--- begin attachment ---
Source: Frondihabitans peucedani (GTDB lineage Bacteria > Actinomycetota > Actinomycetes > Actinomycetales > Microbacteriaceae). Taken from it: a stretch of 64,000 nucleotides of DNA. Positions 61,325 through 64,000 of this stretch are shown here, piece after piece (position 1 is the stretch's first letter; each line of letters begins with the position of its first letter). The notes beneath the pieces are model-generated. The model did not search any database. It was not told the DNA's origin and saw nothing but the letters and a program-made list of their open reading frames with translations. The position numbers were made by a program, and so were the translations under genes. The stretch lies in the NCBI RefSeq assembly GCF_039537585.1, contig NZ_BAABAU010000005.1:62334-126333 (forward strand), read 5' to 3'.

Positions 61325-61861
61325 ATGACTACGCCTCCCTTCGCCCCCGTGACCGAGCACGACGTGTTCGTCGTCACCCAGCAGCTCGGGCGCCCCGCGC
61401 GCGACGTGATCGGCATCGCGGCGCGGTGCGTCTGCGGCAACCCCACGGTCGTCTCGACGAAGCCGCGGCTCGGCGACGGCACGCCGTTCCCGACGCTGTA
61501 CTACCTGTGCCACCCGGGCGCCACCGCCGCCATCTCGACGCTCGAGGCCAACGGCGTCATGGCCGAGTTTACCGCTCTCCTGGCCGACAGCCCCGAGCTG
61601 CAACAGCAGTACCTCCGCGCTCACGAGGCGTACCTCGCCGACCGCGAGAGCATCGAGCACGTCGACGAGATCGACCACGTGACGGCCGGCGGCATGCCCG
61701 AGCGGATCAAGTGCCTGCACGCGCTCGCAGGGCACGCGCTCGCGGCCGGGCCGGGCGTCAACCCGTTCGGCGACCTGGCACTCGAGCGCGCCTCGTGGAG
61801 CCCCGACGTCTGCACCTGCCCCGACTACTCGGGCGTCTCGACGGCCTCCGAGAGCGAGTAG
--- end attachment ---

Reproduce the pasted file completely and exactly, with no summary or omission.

Source: Frondihabitans peucedani (GTDB lineage Bacteria > Actinomycetota > Actinomycetes > Actinomycetales > Microbacteriaceae). Taken from it: a stretch of 64,000 nucleotides of DNA. Positions 61,325 through 64,000 of this stretch are shown here, piece after piece (position 1 is the stretch's first letter; each line of letters begins with the position of its first letter). The notes beneath the pieces are model-generated. The model did not search any database. It was not told the DNA's origin and saw nothing but the letters and a program-made list of their open reading frames with translations. The position numbers were made by a program, and so were the translations under genes. The stretch lies in the NCBI RefSeq assembly GCF_039537585.1, contig NZ_BAABAU010000005.1:62334-126333 (forward strand), read 5' to 3'.

Positions 61325-61861
61325 ATGACTACGCCTCCCTTCGCCCCCGTGACCGAGCACGACGTGTTCGTCGTCACCCAGCAGCTCGGGCGCCCCGCGC
61401 GCGACGTGATCGGCATCGCGGCGCGGTGCGTCTGCGGCAACCCCACGGTCGTCTCGACGAAGCCGCGGCTCGGCGACGGCACGCCGTTCCCGACGCTGTA
61501 CTACCTGTGCCACCCGGGCGCCACCGCCGCCATCTCGACGCTCGAGGCCAACGGCGTCATGGCCGAGTTTACCGCTCTCCTGGCCGACAGCCCCGAGCTG
61601 CAACAGCAGTACCTCCGCGCTCACGAGGCGTACCTCGCCGACCGCGAGAGCATCGAGCACGTCGACGAGATCGACCACGTGACGGCCGGCGGCATGCCCG
61701 AGCGGATCAAGTGCCTGCACGCGCTCGCAGGGCACGCGCTCGCGGCCGGGCCGGGCGTCAACCCGTTCGGCGACCTGGCACTCGAGCGCGCCTCGTGGAG
61801 CCCCGACGTCTGCACCTGCCCCGACTACTCGGGCGTCTCGACGGCCTCCGAGAGCGAGTAG